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I am developing Windows code in C using Visual Studio 2010.

I am working on several related projects: a static library, a DLL, and an executable. The DLL should have the static library linked in, and the executable depends on the DLL. (I am using "implicit" DLL linking; I do not need to control the DLL loading and unloading.)

Right now I have three separate VS2010 projects, but I know it is possible to set things up as "subprojects": the static library should be a subproject of the DLL, and the DLL should be a subproject of the EXE.

I want to solve the following:

  • When I rebuild the EXE, it should rebuild the DLL if need be, and in turn the DLL build should rebuild the static library if need be. I'd like to just have the EXE open, hit the F7 key, and everything builds.

  • When I rebuild the EXE as Debug, it should link with the Debug .lib file from the DLL; likewise when I rebuild the EXE as Release, it should link with the Release .lib file from the DLL. If I set up the subprojects correctly, will this Just Work automatically?

EDIT: I have made progress. First, in the DLL project, I used File / Add and then chose Add Existing Project to add the static library. (This is only available on the File menu as far as I can tell! It definitely is not in the right-click menu.) Second, I clicked on the DLL project in the "Solution Explorer" sidebar on the left, then right-clicked and chose Project Dependencies... and set that the DLL project depends on the static library project, which should build first. Visual Studio seems to have then magically set up the link dependency for me, and when I hit the F7 key in the DLL project, it will build the static library project.

I tried repeating the above steps for the EXE project. Now it will build the DLL, but it isn't linking things correctly yet; the linker is complaining that the functions exported from the DLL are not available.

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You can't really have 'sub-projects', but you can have multiple projects in a solution. Then you can mark their dependencies on each other by opening the "Project | Project Dependencies..." menu item.

You can also make a 'stronger' dependency between some projects by having one reference another one (from the "Project | References..." menu item). For example, if an application project references a library project, that library will be automatically be linked to the application.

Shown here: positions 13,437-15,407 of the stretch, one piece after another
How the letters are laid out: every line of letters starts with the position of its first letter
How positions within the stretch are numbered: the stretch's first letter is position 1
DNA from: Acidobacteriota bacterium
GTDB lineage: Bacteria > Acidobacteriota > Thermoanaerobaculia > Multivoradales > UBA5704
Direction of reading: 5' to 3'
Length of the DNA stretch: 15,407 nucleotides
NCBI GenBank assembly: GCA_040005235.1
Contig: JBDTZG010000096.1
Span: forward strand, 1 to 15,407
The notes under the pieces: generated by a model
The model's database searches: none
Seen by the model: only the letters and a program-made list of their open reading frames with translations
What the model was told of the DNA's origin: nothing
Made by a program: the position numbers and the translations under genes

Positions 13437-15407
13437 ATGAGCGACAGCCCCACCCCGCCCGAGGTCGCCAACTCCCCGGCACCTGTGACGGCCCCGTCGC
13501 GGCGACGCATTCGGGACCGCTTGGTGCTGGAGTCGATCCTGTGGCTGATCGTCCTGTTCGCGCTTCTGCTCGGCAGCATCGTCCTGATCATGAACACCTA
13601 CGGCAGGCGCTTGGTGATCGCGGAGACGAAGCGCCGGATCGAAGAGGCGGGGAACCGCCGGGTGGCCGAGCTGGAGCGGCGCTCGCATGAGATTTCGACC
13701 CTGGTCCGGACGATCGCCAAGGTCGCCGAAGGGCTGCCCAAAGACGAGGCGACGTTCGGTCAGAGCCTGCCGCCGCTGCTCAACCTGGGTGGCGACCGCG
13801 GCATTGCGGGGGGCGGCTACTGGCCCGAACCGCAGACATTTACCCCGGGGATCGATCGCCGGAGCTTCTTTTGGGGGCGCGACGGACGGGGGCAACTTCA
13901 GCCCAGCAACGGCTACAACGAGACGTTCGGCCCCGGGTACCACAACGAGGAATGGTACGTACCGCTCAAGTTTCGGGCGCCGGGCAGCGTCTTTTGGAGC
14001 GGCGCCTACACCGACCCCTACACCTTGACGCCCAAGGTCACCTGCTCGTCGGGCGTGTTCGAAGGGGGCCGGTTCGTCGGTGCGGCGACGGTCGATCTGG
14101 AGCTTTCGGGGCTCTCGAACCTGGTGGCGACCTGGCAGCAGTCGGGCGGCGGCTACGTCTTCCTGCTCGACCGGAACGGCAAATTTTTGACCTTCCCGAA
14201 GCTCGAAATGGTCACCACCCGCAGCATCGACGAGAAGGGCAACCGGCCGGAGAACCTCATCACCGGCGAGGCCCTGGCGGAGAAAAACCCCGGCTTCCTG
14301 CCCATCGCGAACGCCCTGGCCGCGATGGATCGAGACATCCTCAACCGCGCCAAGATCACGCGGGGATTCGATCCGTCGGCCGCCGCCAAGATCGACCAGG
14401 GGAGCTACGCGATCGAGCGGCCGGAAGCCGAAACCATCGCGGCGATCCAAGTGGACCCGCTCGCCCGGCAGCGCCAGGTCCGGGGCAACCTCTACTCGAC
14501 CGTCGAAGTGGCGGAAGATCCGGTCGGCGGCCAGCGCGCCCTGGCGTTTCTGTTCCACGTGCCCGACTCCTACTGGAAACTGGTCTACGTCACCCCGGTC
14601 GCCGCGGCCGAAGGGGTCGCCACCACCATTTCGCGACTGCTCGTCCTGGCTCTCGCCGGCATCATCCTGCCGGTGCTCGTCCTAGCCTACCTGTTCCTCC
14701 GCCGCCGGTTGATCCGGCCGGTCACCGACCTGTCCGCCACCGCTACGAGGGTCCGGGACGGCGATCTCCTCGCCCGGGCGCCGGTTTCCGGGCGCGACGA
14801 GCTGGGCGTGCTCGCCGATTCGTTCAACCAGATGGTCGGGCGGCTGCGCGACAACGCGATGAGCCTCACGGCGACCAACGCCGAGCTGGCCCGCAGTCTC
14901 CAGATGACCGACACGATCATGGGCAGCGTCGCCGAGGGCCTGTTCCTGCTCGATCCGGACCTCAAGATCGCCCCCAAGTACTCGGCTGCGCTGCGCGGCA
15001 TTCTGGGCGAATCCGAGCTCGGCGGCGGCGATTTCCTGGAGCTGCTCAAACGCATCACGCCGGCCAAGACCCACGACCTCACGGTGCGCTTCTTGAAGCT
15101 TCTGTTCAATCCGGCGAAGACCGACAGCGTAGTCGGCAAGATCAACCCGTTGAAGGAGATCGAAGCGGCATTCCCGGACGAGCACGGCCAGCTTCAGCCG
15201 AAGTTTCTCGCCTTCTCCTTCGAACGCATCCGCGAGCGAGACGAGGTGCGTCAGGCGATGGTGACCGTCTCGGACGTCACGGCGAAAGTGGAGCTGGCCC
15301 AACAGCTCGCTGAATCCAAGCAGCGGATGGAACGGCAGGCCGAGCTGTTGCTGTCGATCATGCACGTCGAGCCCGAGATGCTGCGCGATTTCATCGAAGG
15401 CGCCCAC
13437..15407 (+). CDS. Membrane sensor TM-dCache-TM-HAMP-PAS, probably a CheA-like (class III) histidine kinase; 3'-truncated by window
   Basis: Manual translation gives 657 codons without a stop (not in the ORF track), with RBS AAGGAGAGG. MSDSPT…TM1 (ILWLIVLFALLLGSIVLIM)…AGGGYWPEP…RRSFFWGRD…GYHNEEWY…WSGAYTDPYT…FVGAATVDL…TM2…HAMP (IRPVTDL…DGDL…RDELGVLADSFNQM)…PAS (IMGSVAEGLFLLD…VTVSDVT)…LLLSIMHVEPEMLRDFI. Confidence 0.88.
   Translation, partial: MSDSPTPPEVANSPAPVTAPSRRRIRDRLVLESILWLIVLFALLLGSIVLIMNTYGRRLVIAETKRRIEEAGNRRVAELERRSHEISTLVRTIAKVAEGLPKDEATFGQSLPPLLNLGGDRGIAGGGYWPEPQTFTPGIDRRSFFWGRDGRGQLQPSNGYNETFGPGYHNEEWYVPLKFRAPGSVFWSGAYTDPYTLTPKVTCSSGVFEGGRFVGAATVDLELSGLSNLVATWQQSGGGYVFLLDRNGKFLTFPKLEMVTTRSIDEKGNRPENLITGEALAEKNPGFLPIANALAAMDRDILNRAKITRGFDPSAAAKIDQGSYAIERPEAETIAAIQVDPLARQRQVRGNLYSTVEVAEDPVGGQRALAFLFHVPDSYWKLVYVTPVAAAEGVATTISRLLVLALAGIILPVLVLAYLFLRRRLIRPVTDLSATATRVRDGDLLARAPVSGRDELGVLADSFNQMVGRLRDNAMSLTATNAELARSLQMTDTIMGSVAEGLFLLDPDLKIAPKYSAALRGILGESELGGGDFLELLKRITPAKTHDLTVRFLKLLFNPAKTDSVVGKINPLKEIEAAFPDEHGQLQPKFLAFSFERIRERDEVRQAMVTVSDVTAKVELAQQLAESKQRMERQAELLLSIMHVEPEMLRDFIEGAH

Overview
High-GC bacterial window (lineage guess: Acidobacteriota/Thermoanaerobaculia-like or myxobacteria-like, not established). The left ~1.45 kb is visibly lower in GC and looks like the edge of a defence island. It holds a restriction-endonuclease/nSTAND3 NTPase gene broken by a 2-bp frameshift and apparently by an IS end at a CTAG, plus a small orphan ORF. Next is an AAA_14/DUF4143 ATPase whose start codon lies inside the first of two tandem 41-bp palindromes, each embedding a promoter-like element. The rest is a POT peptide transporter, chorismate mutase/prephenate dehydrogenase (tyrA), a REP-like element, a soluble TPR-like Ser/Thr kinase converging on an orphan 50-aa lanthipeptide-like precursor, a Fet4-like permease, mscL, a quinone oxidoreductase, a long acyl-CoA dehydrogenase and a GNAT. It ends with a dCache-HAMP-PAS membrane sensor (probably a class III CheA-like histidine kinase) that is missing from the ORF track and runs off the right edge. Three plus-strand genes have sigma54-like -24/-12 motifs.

share|improve this answer
    
Mice answer again, my compliments. – Hans Passant Jul 12 '12 at 22:25
    
Please tell me: how do I set up the multiple projects? Add -> Existing item and then add the .sln file of the other project, or what? – steveha Jul 12 '12 at 22:46
    
The second part: aha, that is how references work. I was having trouble figuring out references because I just got an empty dialog, and the help didn't clear things up much either. The dialog was empty because I didn't have anything to reference yet! – steveha Jul 12 '12 at 22:47
    
Looks like you use File / Add and then choose Existing Project to add a subproject. See the new text I added in the question. – steveha Jul 12 '12 at 23:17
up vote 0 down vote accepted

I have it working. Here are the steps I used to make it work:

  • Choose File / Add / Existing Project... and navigate to the other project that you want as a subproject. Choose the .vcxproj file and okay the dialog. You have just added a project as a subproject.

  • Right-click on the main project in the "Solution Explorer" sidebar pane on the left, and choose Project Dependencies... Click on the subproject to make it a dependency of the main project, then okay the dialog. This is a tabbed dialog, and the other tab is "Build Order"; if you click on that you can make sure that Visual Studio will build the subproject first and then build the main project. You have now set things up so that the subproject builds first, then the main project.

  • Right-click on the main project in the "Solution Explorer" sidebar pane on the left, and choose References... In the references dialog, click on the Add New Reference... button. Make the main project reference the sub-project and okay it. You have now set things so that the linker will link the output file of the sub-project.

I performed the above steps to make the DLL project have the static library project as a subproject, and I again performed these steps to make the EXE project have the DLL project as a subproject. But I got build errors about the static library file not being found. So I think that, even though I set the static library as a subproject of the DLL library, it is essential to set up that dependency within the EXE project; the dependencies don't seem to be transitive! I performed the above steps to make it clear that the static library is a subproject of the DLL subproject of the EXE project, and that fixed things.

Now when I hit the F7 key, everything builds. If I choose Build / Clean Solution it cleans all three projects. When it links, it gets the Debug or Release library files as appropriate and links them in.

Sometimes when I hit F7 and build, the build fails, saying that the dependent library is outdated; but if I just hit F7 again then Visual Studio rebuilds the dependent library and the build succeeds. If I hit Ctrl+Alt+F7 to force a clean build, the build succeeds every time. I don't know why Visual Studio has this quirk.

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